Four months. Hundreds of pages of documents and maps and charts. A dozen hours of testimony, some of it heated.
All of it had boiled down to the Jan. 14 meeting of the Vance County Board of Adjustment, which would rule on whether the residents of Egypt Mountain Road would get stuck with a Land Clearing and Inert Debris landfill in their rural neighborhood.
LCIDs, as they’re known, accept tons upon tons of trees, stumps, brush, unpainted wood and concrete, often from construction sites. K&K Organics, based in Wake Forest, had proposed building such a facility in Kittrell, within a half-mile of 60 homes, on roughly 80 acres of steep, rugged and forested terrain that bottoms out at Long Creek, a tributary to Tabbs Creek and the Tar River.
The LCID would operate Monday through Friday, nine-and-a-half hours and 120 truck trips per day, for 20 years.
Since September, other than posing direct questions — and making an occasional aside — the board had been pokerfaced about its intent.
Tom Terrell, the combative attorney for K&K Organics, had cited state statutes that he argued sharply limited what the five-member board could consider in its decision.
The board could not account for residents’ “generalized fears” about what “might happen,” if say, a semi-truck barreling down the very narrow Egypt Mountain Road, ran off the shoulder or collided with a car. Or if flooding, already common, worsened. Or if runoff from the landfill wound up in the Tar River, a drinking water supply. Or if illegal hazardous material were dumped in the landfill, then seeped into the groundwater and private drinking water wells, unbeknownst to anyone until it was too late.
Nor could the board use their “own knowledge to override the evidence.” The members, who presumably know many a fold and pleat in the landscape of Vance County, had to ignore those memories and experiences.
Terrell’s final Hail Mary pass was to claim that the board could not weigh the LCID’s potential harm to the waterways and aquatic life. Only the public health was at issue, Terrell said, not the environment.
“Public comes from the Latin, ‘publicus’ — people,” he said. “Public only refers to people.” (Technically, publicus is derived from populus, “the people.” Publicus can also refer to belonging to the people, state or community.”)
To separate public health from the environment is not only unwise, but also impossible. Federal and state regulations are based on protecting “human health and the environment.” The NC Department of Health and Human Services has an “Environmental Health” section that oversees private drinking water wells. And from 1989 to 1997, the NC Department of Environmental Quality was known as the Department of Environment, Health, and Natural Resources.
Terrell acknowledged that when “water is degraded it can harm the public health, but that’s not in the evidence.”
What was in the evidence, though, included likely harm to threatened species of mussels, which are key to filtering pollution and supporting a healthy watershed. “All of us want to protect mussels,” said Terrell. “But there is nowhere in the law that says mussels are a person, and if that mussels are harmed, that would harm people.”
While no one argued that mussels are people, there is an artificial disconnect between the cleanliness of the environment and the health of a community. Recent scientific research has shown people who live near major air pollution sources and contract COVID-19 are more likely to suffer more severe symptoms. Other research has shown that residents who live within three miles of industrialized hog farms are more likely to die sooner and suffer from chronic disease than people who don’t, although the link isn’t entirely clear.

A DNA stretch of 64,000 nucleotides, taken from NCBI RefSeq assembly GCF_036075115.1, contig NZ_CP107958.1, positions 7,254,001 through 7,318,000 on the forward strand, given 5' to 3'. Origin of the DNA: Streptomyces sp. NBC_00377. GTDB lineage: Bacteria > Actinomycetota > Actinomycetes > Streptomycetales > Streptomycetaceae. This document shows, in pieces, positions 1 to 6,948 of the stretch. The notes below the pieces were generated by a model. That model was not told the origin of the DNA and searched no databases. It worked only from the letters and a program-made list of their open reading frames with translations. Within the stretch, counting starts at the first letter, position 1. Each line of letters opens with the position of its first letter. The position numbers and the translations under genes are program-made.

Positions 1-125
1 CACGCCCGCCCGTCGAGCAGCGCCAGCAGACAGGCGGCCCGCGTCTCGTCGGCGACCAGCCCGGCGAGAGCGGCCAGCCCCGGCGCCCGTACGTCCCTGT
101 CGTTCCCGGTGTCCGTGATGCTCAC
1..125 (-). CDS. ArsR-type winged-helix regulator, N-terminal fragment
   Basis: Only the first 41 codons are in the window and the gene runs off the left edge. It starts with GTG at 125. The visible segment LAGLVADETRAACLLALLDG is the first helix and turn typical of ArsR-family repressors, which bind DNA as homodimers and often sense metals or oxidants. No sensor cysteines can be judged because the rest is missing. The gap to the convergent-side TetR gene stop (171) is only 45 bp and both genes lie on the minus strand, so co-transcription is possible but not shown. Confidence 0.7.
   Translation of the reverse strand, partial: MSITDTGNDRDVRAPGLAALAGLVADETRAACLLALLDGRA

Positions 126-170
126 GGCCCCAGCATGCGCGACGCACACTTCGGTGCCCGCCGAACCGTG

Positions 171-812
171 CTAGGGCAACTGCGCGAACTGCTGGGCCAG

Toxic algae blooms are proliferating in the Chowan River Basin — a drinking water supply for more than 125,000 people— in part, because of manure runoff from poultry farms. Even climate change can be attributed to humans’ refusal to recognize that we’re part of — and rely on — a larger, interconnected ecosystem.
And so now the time came for the board to vote.
J. Thomas Shaw, a longtime farmer and board member, posed questions from a required checklist, and asked his colleagues to respond “true” or “false.”
Does it comply with the zoning?
True, true, true.
Will it promote health and safety?
False, false, false.
Will the use maintain or enhance the value of the property, or is it a public necessity?
False, false, false,
Will the use be in harmony and conformity with the neighborhood?
False, false, false.
“According to the check sheet, we cannot go forward,” Shaw said. The board denied the LCID.
The board still must issue its finding of facts, explaining the members’ reasons for disapproval. K&K Organics can also appeal the decision. Terrell told Policy Watch that he would “reflect” on the board’s ruling before deciding whether to appeal.
Jill Howell is the Pamlico-Tar Riverkeeper, whose testimony about water quality was a turning point in the hearing. “It’s not over yet, but the vote tonight and the concerns they voiced at the hearing felt like a huge step in the right direction and a confirmation of everything we had presented about community impacts and environmental harms that a landfill would bring,” she said. “The process has been long and difficult to navigate, and frustrating at times, but tonight was a testament to what can happen when a community organizes and engages in local decision making processes.”
Angie Garrett, whose land abuts the proposed LCID, pumped her fist when the board issued its decision. “I know we can’t claim victory yet but it is so good to see that what is right and proper and best for our community is being observed and recognized by people in the county, Garrett said later. “It’s what’s going to be good for community as a whole, not just us but future generations and people living downstream. God’s not making any more land.”
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